Expositor's Dictionary of Texts
For I would that ye knew what great conflict I have for you, and for them at Laodicea, and for as many as have not seen my face in the flesh;The Abounding Assurance
The Apostle has just been speaking of an intense spiritual struggle through which he has passed on behalf of the Churches at Colossae and Laodicea, to most of whose members he was personally unknown. The purpose of his supplication was that they might be comforted, bound together into a compact fellowship, and enriched with sure and all-sufficing spiritual knowledge—three blessings vitally connected with each other. Failing of such attainments, they could not hope to rise above that fickleness which left them the prey of wandering sophists. The subject-matter of this assurance is the mystery of God's purpose towards us in Christ Jesus.
I. It is through our union with Christ that the treasures hidden in His mysterious nature are conveyed to us, and become 'the riches of the full assurance of understanding'. If the mysteries, of which He is the steward, can gladden, purify, and consecrate the heart and awaken songs of praise to a pardoning God, we may boldly claim the revelation of these mysteries. When we are honestly contrite, and with all our hearts trust His Son for salvation, it cannot be God's will that we should be tormented by uncertainty. He has given power to His Son to declare our absolution, the grace and wisdom of the Son are never at fault in the exercise of this ministry, and the presence of the infinite love in the central consciousness is the highest form of assurance. This assurance, inasmuch as it corresponds to the treasures of wisdom in Christ, ought not to be meagre, stinted, precarious. The Apostle is emphatic, almost to the point of redundancy. 'The riches of the full assurance of understanding.'
II. The Apostle speaks of this exalted experience as one of the blessed consummations of Christian fellowship. 'Knit together in love unto all riches of the full assurance of understanding.' It is through mutual sympathy and helpfulness that the blessing is retained, and others are led into participation with it Civilisation itself begins in brotherhood and cooperation, and man's ascent into the heights of religious life follows the same order. This full assurance of knowledge is vital to spiritual prosperity. Assurance makes all the difference between a spiritual and an unspiritual man, a weakling and a champion, an inglorious mute and a great confessor. It is the appointed province of evangelical religion to diminish the area of haze, unsettlement, dubiousness, and to understay the spirit with strong bedrock convictions.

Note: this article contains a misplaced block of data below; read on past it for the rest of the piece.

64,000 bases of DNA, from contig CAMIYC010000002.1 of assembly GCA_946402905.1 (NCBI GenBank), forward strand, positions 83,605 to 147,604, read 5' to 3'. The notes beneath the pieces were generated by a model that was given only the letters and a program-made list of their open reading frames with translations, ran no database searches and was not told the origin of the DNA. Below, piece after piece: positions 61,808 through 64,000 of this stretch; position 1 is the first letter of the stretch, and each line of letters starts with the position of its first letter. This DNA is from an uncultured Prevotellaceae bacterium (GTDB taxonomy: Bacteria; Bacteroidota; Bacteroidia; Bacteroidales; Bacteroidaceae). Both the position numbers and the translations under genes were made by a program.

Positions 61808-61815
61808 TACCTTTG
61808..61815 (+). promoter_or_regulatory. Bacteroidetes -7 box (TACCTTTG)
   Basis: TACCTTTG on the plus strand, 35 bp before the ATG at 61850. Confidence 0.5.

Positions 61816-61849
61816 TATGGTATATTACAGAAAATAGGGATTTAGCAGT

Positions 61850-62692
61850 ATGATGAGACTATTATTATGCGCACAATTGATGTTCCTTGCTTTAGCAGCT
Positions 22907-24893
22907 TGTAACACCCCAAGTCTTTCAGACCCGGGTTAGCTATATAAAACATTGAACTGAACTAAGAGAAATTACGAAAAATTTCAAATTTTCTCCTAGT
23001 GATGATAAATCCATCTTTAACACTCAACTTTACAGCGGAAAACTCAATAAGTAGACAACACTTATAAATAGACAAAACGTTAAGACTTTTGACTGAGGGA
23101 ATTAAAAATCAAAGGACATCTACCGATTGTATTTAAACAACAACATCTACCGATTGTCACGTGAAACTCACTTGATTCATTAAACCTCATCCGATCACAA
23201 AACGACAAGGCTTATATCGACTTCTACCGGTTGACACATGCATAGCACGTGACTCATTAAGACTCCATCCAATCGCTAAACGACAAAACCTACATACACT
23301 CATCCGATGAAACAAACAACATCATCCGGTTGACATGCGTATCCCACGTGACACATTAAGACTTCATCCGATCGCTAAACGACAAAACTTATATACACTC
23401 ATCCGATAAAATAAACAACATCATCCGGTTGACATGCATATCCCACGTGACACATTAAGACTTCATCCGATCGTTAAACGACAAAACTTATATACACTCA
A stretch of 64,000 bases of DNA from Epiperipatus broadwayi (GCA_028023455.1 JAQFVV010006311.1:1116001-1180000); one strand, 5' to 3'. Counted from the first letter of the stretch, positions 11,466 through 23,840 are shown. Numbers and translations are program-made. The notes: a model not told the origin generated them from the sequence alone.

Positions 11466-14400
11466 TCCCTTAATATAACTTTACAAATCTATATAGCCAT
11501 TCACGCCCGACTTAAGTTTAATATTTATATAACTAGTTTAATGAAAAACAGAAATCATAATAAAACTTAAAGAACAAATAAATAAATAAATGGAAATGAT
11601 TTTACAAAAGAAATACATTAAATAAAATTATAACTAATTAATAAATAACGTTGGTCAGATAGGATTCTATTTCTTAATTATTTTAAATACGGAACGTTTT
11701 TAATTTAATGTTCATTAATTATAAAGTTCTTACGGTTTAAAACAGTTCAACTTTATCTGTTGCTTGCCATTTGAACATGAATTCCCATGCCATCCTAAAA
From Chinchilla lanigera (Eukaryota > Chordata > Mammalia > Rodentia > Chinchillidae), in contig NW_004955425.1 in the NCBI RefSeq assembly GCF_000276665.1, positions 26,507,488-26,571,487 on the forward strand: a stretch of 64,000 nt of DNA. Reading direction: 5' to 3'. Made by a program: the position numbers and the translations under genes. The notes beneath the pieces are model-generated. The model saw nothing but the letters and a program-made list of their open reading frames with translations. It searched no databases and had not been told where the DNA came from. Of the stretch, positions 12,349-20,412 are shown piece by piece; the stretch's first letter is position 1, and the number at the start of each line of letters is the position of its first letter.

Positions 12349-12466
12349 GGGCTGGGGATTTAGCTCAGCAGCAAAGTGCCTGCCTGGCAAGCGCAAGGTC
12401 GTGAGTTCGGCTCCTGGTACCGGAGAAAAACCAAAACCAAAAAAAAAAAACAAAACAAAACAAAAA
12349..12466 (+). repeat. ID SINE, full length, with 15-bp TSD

Reference.—II. 2, 3.—Bishop Westcott, Christian World Pulpit, vol. xlvii. p. 292.
The Cross and Culture
Every one can see that these words contain a great truth, but what the Apostle meant is not so easy to define. In one sense Christ has little to do with wisdom and knowledge. We do not sit at His feet to be made men of culture; we do not go to Him direct for lessons in history, politics, science, literature. And yet, though it is no business of His to supply knowledge, there is profound truth in these words of St. Paul, that the treasures of wisdom and knowledge are in Him. Without Him wisdom and knowledge are hardly worth having. If there be not a spirit of love and human brotherhood, and something of the cross, working amid the intellectual forces, it is doubtful whether the world will be any better off for all its boasted acquirements.
I. The mind which simply gathers stores of knowledge may be as full as a dictionary and as unfeeling; as cold as a piece of flint and as hard; as inhuman as a fossil and as useless. There is a pharisaism of culture, and there is no pharisaism so hard and proud and unmerciful as the pharisaism of culture. There is a science which has no emotion, no pity, no tears, no soft places in its heart, if indeed it has a heart, and no thought of hope for humanity at large. What better is the world for wisdom and knowledge of that kind?